Home-Buying Tips for Soon-to-Be Married Couples

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Home-Buying Tips for Soon-to-Be Married Couples
Ways to Plan a Successful Move While Keeping Up With Wedding Plans

As a newly engaged couple, you may set your sights far into the future of wedding bliss and buy a home, however, you must consider if it is feasible, as many things should be considered budget-wise. However, where there’s a will, there’s a way. Here are some tips to reaching your goal of walking down the aisle while simultaneously purchasing a new home.

Prioritize

If you are considering purchasing a home while also saving money for a wedding, then you must closely examine how expensive it can get to save for both. According to The Knot, the average American wedding costs approximately $35,329 and the average home lists for $188,900 as stated by Huffington Post. Additionally, paired with closing costs, property taxes, and mortgage fees, you may be looking at over a quarter of a million to apply towards both.

Even with a smaller budget, you will need to consider your income, your credit score and whether or not you will be able to pay off the mortgage. If you have very good credit, then lenders will usually waive some of the fees, leaving you to pay only about 3%. For most people, making payments towards a new home takes a considerable amount of income, so careful planning is essential.

To Move or Not to Move

Consider whether a wedding or new home is most important to you. Have a conversation with your significant other to figure out the necessary steps, which will help you both become aware of each other’s priorities.

Though buying a home after you get engaged is a great start at planning your future together, consider the consequences once you make the move, such as a possible break up, having to hire lawyers to sign a cohabitation agreement or deed and other incidentals.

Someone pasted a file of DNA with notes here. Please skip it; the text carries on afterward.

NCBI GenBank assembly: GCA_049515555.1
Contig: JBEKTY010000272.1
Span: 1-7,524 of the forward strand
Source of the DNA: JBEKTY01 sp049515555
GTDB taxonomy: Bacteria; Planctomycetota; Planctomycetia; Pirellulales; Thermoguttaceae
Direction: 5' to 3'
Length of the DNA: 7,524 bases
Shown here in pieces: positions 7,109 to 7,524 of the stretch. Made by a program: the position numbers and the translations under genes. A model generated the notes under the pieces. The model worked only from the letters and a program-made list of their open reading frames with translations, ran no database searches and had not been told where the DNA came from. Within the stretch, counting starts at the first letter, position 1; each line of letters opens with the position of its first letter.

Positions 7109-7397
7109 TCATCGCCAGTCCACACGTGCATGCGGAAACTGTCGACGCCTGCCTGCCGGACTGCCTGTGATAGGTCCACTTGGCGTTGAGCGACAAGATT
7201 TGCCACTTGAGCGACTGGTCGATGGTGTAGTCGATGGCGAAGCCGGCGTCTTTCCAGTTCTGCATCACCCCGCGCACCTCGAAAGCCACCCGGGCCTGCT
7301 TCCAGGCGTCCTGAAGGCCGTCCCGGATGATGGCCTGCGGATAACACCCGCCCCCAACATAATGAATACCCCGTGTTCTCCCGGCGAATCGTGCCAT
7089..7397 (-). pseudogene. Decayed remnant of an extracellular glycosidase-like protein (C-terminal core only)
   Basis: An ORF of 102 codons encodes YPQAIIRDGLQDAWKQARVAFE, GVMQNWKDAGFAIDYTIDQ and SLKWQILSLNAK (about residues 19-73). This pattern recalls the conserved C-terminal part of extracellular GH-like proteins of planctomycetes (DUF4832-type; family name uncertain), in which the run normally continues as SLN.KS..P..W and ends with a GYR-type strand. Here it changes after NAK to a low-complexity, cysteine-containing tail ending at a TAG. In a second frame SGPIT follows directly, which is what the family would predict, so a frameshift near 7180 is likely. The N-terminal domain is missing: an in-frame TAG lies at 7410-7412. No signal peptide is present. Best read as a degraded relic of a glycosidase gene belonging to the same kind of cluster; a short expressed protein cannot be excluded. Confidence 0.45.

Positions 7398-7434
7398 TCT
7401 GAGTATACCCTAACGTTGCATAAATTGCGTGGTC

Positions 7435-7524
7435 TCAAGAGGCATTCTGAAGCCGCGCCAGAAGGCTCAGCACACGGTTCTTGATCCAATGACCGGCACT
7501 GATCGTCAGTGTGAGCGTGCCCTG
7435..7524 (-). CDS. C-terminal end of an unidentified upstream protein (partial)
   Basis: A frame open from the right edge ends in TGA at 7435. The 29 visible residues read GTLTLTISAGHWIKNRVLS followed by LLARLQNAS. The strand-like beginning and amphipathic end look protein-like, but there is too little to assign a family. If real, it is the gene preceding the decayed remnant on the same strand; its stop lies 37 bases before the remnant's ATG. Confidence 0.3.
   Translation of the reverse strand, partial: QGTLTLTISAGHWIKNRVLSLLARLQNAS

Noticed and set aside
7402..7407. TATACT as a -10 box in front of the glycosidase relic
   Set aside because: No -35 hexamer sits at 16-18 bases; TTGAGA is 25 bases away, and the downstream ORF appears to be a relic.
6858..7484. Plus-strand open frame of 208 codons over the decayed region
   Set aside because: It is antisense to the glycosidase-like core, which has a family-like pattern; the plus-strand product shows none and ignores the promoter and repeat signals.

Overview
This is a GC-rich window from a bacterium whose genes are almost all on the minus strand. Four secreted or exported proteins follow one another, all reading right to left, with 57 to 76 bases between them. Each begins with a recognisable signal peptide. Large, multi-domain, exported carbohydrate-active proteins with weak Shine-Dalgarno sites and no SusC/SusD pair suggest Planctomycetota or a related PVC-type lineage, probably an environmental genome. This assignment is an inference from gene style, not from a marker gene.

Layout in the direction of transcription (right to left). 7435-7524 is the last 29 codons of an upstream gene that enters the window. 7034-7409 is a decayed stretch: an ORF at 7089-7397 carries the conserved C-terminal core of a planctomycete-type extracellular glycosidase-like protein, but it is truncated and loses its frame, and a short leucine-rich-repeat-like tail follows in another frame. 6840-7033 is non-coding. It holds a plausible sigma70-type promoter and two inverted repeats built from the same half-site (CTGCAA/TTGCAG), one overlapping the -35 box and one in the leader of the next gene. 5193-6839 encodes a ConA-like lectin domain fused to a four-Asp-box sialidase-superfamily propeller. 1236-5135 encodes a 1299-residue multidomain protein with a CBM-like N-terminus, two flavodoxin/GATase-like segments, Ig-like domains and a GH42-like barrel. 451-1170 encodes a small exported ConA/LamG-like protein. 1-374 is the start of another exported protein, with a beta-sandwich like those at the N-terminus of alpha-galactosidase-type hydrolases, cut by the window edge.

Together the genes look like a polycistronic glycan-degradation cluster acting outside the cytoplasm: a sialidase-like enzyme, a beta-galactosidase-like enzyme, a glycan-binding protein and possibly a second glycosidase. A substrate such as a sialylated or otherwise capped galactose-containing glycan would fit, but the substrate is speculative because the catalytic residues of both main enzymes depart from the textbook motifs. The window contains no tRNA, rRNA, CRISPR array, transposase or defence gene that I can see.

If you choose to move forward with investing in a property together, consider resolving conflicts with your partner first, especially if you’re holding off on marriage. Marriage is a legally binding agreement, so make sure that purchasing a home is something that you truly want. Also when moving in, make sure that all your wants and needs are considered for future renovations. Perhaps you want an office while your significant other want to turn the spare room into a nursery. Assess future intentions to accommodate both you and your partner.

Consider Foreclosure

Foreclosure usually occurs when a buyer is unable to make timely mortgage payments, which the bank has to take ownership of. As a result, a seller may put the home on the market at a below-the-market-price, which is good for you and them because this encourages a speedier sale for the seller and a lower price for you. However, because foreclosed homes are sold off in such a way, this may leave you with damages and repairs, which might end up costing you money, but not nearly as much as paying the full price for a home.

Foreclosed homes are ideal when you’re on a budget and gives you the opportunity to purchase a home in a very desirable neighborhood at a fraction of the price than what it would normally be sold for. However, if you decide to sell your home down the road, you may get even larger gains than what you paid for as well as a space that allows you to put your own mark on it upon moving in. Because the process is quite a bit different than buying a house that’s not in foreclosure, do your research upfront. This guide from HomeAdvisor is a great starting point.

As a future homeowner and spouse, purchasing a house while planning a wedding comes with its rewards and hefty price tag. However, by being smart with balancing your budget and lifestyle, you’ll gain a steady future together.

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